Reports

Best Beginnings in the Early Years

Publisher:

The Office of the Children's Commissioner

Publication Date:

July 2020

Summary:

The Children’s Commissioner highlights the need for a national infrastructure of Family Hubs delivering against an agreed outcomes framework, to transform early years’ provision and be a ‘centre point of support for children and families…the gateway to multiple services’. The teams within them would be ‘responsible for coordinating early years services and support across the local area, to ensure all children who need help get it.’

Quote "Some parents may want help to find work, or deal with the new strains on their relationship, or on their mental health, that can come with having a baby – and those stressful issues may also be making it harder for them to give their young children the loving attention they need. The Hubs would also have these more targeted services – including perinatal and infant mental health teams, JobCentre advisors, Speech and Language Therapists and housing teams – co-located within the service."

Early Help System Guide

Publisher:

Ministry of Housing, Community & Local Government

Publication Date:

April 2020

Summary:

This Early Help System Guide is intended to guide conversations between local partners, think about the right questions, and develop a common language for the changes we all want to see. It is based on what is working around the country and so is a living tool that will adapt as national transformation develops. It draws on the national vision for early help, defined as the total support that improves a family’s resilience and outcomes, or reduces the chance of a problem getting worse. The vision looks at the early help system from the point of view of families, communities, people in the diverse workforce and leaders.

Quote ‘There is a professional family support service. Whole family working is the norm for all people-facing public services through a shared practice model. And early help and family support is seen as everyone’s responsibility...Public services work together in integrated hubs based in the community with a common footprint.’

A Manifesto for Children

Publisher:

Office of the Children’s Commissioner

Publication Date:

September 2019

Summary:

Families should not only receive support when they reach a crisis point – many children with severe needs have no support as they do not pose an immediate risk. Approximately 829,000 children are facing complex challenges but are not receiving any help. Local family support is vital to support these ‘low risk’ families as part of a preventative strategy to reduce the number who are escalated to ‘high risk’. 

Quote ‘The Children’s Commissioner wants to see family support put at the heart of children’s social care...This should be delivered through an extended network of family support centres in the most deprived areas, building on existing children’s centres and extended school opening hours; helping families not only with very young children but as their kids grow up.’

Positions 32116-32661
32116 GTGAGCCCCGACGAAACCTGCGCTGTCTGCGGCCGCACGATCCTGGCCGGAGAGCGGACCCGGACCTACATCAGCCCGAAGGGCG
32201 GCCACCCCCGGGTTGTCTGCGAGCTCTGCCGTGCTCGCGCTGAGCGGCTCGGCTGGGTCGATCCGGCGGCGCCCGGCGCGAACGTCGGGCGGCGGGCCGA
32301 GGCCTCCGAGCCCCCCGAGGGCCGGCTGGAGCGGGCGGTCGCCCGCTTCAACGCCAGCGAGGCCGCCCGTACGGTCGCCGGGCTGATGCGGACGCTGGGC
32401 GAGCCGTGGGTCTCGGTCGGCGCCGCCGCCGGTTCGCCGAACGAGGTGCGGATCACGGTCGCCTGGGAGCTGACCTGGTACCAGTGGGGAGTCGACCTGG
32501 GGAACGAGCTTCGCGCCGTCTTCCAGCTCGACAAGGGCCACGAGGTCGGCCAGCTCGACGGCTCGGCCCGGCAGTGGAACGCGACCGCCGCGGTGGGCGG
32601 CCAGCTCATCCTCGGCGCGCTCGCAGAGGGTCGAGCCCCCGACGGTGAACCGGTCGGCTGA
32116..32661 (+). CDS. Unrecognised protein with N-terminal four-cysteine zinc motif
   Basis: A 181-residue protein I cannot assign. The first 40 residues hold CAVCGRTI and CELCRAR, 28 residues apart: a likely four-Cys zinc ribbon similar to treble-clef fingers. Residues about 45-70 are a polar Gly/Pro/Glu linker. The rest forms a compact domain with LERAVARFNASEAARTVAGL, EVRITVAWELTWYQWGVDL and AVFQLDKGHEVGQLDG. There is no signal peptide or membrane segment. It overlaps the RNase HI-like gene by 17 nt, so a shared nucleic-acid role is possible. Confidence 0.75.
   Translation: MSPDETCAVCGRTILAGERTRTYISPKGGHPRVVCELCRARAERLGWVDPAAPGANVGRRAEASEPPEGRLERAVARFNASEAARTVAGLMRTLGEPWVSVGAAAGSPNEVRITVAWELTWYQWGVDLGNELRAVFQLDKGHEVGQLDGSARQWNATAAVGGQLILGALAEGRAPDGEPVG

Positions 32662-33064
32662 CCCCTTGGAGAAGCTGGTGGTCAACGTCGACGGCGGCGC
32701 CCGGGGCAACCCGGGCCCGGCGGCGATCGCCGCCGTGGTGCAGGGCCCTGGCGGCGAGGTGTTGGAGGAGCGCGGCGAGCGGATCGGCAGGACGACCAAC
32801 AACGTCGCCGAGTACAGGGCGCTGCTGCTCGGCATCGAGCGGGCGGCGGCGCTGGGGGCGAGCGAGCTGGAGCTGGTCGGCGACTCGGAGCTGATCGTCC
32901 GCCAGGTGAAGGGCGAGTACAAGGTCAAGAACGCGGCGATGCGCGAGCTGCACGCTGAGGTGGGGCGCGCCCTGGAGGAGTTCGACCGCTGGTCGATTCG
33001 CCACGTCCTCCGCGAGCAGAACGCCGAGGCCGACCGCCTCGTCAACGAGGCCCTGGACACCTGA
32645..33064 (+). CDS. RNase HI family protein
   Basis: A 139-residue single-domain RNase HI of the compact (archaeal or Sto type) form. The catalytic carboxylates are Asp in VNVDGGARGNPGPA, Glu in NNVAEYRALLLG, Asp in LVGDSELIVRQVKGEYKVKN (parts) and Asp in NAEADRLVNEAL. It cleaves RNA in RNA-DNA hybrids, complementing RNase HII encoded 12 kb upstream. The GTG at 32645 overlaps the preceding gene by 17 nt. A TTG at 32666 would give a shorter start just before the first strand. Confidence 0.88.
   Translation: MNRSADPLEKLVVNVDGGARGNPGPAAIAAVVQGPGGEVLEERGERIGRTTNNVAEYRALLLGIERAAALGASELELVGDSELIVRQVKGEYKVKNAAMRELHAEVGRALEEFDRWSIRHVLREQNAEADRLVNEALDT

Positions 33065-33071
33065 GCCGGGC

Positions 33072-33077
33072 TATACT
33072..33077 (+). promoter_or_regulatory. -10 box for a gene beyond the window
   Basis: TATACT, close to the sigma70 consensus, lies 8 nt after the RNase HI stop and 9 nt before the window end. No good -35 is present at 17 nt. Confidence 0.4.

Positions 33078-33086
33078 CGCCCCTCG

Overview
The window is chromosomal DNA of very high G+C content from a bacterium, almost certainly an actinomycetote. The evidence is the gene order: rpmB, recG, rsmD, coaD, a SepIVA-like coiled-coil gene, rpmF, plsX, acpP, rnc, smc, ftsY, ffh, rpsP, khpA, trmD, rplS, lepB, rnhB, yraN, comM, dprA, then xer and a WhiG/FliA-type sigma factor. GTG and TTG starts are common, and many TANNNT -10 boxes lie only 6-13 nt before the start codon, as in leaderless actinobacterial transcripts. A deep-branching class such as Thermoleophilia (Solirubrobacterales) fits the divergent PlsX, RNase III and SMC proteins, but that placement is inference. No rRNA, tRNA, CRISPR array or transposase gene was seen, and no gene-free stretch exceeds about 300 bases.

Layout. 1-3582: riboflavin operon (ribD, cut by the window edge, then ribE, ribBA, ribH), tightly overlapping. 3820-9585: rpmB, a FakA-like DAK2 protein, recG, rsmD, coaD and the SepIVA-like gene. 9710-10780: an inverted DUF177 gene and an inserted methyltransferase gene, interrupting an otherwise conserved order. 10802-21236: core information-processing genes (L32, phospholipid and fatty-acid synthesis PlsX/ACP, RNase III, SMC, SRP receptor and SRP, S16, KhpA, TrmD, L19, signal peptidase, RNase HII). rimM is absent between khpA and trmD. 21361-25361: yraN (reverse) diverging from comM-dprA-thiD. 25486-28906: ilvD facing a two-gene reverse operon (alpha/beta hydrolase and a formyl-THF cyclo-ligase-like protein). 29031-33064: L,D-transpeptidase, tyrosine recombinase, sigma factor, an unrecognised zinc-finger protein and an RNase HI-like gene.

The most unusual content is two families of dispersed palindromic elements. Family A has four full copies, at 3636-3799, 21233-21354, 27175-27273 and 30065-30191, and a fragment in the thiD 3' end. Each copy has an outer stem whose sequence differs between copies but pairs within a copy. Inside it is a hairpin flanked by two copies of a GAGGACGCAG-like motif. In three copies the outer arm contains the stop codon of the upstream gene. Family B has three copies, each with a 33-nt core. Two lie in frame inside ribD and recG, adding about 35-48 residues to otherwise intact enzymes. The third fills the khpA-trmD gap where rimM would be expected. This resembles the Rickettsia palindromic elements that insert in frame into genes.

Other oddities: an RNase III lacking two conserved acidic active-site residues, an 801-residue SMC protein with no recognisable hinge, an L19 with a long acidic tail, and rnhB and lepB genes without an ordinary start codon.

Government Response to the Education Select Committee Report on Tackling Disadvantage in the Early Years

Publisher:

Department for Education

Publication Date:

April 2019

Summary:

The Education Select Committee published the report of its inquiry on tackling disadvantage in the early years and the Government responded to the committee’s report. The Government’s response reviewed early years provision and recommended that the Department for Education should resurrect their review of children’s centres and develop a wider, comprehensive strategy for provision of high quality and effective early years services. As part of this the Government recommended that the DfE should explore promoting family hubs as a wider model for provision of integrated services.

Quote ‘We encourage local authorities to adopt the Family Hub approach, which aims to build stronger relationships and co-locate services, if they believe it would deliver improved outcomes for their areas.’

Delivering Children’s Centre Services

Publisher:

Local Government Association

Publication Date:

January 2018

Summary:

The report outlines eight case studies of councils across England who are responding to the challenges of reduced local funding and increasing demand. Many of these councils have expanded their support offer to include families with children older than the early years cut off of 5 years. Some children’s centres have rebranded as Family Hubs but even those who haven’t adopted this terminology have moved to a hub like model with a family focus, community and volunteer involvement and support for families beyond the early years.

Quote Councillor Ros James, Portfolio Holder for Children and Young People said of North East Lincolnshire Council’s move to adopt the Family Hub model: ‘We have always been clear that we needed to develop and build upon the work of our children’s centre model, which was valued within our communities. The move towards family hubs, with an inter-agency focus on prevention, was the next logical step.’

Family Hubs: A Discussion Paper

Publisher:

Office of the Children’s Commissioner

Publication Date:

October 2016

Summary:

Consistent evidence demonstrates that one of the major obstacles to children in need florushing lies in their disrupted home life. Interventions need to focus on strengthening family relationships and Family Hubs offer the potential for a new model of delivery of co-ordinated support for children in need and their families. Family Hubs coordinate statutory and voluntary approaches to tackling the root causes of intergenerational poverty, family breakdown and poor outcomes for children.

Quote "Family Hubs deliver holistic, early intervention services to a whole community. Their introduction is a clear next step to coordinate existing services and support."